Nursing home executives can also specialize in a particular area such as healthcare financial management, healthcare informatics, gerontology, personnel management, or healthcare law. But in modern nursing home facilities, executive directors are increasingly expected to have familiarity with all of these aspects, as well as the agility to manage each of them as they fit into the wider organization.

Required Skills and Knowledge

Nursing home administrators need a solid foundation in both clinical and business-minded skills. While they may not spend much time at a patient’s bedside, nursing home administrators are largely responsible for the type of care their facility’s residents receive. This is a leadership position that requires time management, communication, multitasking, and empathy.

The precise balance of those priorities has been distilled into a federally provisioned practice called the Quality Assurance and Performance Improvement (QAPI). Through a five-piece framework provided by the Centers for Medicare and Medicaid Services (CMS), nursing home administrators are advised to take a systematic and data-driven approach to improving safety and quality in their facilities, while also including staff in practical and creative problem-solving. Prospective nursing home administrators should not be surprised to find “QAPI proficiency” on the listed requirements of job postings.

As far as educational requirements, a bachelor’s degree is mandatory for this position. Some common undergraduate majors include management, healthcare administration, business administration, or public health, and it is recommended that prospective nursing home administrators attend a program that is accredited by the Commission on Accreditation for Healthcare Management Education (CAHME).

The most popular types of graduate-level education include a master’s in healthcare administration (MHA) and a master’s in business administration (MBA) specializing in healthcare administration. These degrees are increasingly preferred, and at larger facilities, are mandatory. Extra courses in relevant topic areas such as gerontology, pain management, aging, and elder abuse can prepare a candidate to serve their target population.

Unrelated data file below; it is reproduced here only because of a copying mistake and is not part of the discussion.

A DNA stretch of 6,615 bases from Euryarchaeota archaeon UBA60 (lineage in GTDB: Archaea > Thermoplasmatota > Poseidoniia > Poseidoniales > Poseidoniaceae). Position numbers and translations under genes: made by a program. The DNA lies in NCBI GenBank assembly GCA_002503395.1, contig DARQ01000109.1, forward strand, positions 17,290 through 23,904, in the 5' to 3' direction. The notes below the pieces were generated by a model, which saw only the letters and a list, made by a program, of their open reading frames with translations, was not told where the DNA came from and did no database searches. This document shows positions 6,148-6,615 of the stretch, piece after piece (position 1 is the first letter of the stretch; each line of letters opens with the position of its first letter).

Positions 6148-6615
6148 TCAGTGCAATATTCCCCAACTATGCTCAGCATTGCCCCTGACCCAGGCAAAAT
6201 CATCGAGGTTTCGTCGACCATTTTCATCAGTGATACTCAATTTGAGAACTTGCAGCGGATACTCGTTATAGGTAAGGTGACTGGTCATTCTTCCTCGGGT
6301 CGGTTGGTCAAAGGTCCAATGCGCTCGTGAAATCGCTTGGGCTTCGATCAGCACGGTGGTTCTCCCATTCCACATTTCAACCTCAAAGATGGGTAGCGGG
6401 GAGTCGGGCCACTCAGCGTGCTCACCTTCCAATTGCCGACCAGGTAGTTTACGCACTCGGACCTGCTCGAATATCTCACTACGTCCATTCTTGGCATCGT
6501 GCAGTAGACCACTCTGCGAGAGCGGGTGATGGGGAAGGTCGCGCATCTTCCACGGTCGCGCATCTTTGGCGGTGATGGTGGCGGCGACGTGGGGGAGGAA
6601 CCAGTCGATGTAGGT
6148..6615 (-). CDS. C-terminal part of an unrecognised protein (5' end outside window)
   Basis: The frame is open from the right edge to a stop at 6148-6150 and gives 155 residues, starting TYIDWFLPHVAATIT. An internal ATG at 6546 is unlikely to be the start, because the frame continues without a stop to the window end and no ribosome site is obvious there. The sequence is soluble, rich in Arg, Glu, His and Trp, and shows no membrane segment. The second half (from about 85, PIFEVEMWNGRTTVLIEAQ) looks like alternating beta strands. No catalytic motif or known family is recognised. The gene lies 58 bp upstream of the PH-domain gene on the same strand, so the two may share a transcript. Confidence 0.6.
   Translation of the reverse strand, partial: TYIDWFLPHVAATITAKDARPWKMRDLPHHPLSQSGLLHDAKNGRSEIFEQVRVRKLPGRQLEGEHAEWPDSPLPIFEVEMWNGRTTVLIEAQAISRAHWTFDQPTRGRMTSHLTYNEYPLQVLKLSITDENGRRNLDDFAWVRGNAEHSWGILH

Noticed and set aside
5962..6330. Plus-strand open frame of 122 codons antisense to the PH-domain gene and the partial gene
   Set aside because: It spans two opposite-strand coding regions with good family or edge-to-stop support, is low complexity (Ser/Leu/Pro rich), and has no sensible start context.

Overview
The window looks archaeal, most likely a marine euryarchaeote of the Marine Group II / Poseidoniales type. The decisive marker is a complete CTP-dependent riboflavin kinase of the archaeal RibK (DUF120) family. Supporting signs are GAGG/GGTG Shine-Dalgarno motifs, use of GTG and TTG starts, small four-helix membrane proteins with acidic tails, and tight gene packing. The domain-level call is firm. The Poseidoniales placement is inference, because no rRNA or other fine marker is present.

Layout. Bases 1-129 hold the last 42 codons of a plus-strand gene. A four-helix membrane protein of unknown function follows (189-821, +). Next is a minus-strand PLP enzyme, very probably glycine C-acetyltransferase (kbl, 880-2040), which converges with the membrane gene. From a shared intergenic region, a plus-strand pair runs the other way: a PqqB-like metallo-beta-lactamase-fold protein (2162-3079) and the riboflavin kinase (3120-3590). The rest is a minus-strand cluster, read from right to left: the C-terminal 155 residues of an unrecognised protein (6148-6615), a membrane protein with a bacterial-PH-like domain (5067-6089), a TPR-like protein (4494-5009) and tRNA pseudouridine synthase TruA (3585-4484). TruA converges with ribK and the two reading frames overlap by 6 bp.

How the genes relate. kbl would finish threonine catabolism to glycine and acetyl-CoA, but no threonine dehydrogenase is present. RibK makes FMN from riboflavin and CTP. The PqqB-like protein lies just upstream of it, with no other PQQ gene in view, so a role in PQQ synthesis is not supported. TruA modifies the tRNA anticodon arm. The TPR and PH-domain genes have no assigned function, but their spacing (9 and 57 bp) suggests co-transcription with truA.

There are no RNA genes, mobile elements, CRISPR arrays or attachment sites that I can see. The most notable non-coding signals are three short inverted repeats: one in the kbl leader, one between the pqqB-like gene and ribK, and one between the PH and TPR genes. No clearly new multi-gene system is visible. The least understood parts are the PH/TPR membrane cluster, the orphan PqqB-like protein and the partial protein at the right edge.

That said, there is more than one pathway to becoming a nursing home administrator. Some nursing home administrators begin their career as clinical nurses and then transition into administration and management at a nursing home facility. Others focus on healthcare administration from the beginning and pick up clinical awareness later on. In any case, work experience is crucial. Prospective nursing home administrators should gain as much as they can along the way through volunteering, interning, consulting, and part-time employment at elder care facilities.

Nursing Home Executive Director Certification

All states require that nursing home administrators be licensed. While precise requirements regarding degree level, clinical hours, and continuing education vary from state to state, all candidates for licensure must pass exams administered by the National Association of Long Term Care Administrator Boards (NAB). The exams consist of 100 questions on core knowledge and 50 on the line of service. Re-licensure requirements regarding continuing education and clinical hours will, again, vary from state to state.

Broader certification as a Certified Nursing Home Administrator (CNHA) is available through the American College of Health Care Administrators (ACHCA). CNHA certification can fast-track re-licensure in several states, increase employment opportunities, and boost the recognition of the profession as a whole.

The ACHCA has been certifying nursing home administrators since 1978, and they have repeatedly updated their certification test to include emerging trends in the profession. All test takers must have two years of licensure (as required by state) and 40 hours of completed continuing education. The exam itself consists of 110 questions on general knowledge and 40 questions on specialty topics. Recertification is required every five years, at which time nursing home administrators must accrue 150 hours of continuing education, which conveniently overlaps with state licensure and re-licensure requirements.